Some people attribute it to "Sex and the City," others to a feminist awakening — but there is no denying that a new culture has taken over college campuses across the United States.
Hookup culture has established its dominance in the daily lives of UNC students alongside Tar Heel basketball and what students made on their last test. From the free condom bins in residence halls to Pit preachers yelling about sins of the body, some students think sex is everywhere, all the time.
Hookup culture can be viewed as an attitude surrounding sex that emphasizes casual encounters without personal attachment or emotions. This can be seen in the emphasis in some relationships on "keeping it casual" and the regularly occurring late night hookups as the party scene begins to shut down and only Time Out is left open on Franklin.
The culture also appears in a less tangible avenue: the dating apps that make connecting with other people looking for something casual as easy as swiping right.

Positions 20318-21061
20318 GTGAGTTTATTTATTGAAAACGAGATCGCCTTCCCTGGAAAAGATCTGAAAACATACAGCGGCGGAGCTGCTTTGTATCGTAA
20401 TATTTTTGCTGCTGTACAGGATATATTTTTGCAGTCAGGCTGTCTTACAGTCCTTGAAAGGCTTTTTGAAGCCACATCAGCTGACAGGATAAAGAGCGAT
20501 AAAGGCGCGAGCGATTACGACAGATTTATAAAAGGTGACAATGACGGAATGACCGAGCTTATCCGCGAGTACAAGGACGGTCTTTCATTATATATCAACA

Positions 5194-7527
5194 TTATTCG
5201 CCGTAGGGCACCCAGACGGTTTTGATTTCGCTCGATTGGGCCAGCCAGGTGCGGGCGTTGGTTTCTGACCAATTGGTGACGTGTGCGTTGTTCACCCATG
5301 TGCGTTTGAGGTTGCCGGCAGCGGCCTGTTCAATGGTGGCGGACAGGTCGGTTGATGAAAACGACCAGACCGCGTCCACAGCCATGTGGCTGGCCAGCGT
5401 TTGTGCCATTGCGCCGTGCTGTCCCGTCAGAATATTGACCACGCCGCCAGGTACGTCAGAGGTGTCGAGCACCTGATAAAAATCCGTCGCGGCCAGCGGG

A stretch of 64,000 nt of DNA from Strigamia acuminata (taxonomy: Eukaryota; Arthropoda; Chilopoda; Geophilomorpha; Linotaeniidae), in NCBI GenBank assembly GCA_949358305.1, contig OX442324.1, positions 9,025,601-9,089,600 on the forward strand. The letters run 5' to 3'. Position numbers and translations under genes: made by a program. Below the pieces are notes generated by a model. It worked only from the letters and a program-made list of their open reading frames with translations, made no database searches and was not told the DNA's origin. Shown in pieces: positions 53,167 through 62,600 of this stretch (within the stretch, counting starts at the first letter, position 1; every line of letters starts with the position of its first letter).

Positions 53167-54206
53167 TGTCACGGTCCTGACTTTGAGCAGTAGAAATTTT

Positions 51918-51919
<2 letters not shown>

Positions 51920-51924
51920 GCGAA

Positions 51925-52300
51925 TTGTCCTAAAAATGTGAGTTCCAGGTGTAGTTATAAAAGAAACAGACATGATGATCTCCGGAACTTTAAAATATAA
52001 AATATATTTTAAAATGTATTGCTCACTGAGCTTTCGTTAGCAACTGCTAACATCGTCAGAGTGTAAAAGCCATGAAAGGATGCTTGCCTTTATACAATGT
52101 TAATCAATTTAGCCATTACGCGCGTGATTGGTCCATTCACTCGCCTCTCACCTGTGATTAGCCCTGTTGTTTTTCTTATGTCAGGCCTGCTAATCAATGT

Apps can let people explore sexual options and get to know potential sexual partners from the comfort of their beds, and they may have changed the way people think about sex.
"We know we feel more comfortable from behind our phone screen," junior Amelia Lennard said.
In a world where so many people have Tinder on their phones, sex seems to have become easier and more pervasive.
"You meet someone (on a dating app) and then you know them at the party and so that takes away that first level of awkwardness," said Eli Grossman, a first-year in a fraternity.
Dating apps also can work to facilitate nontraditional hookups by allowing people of any sexual identity to connect with one another.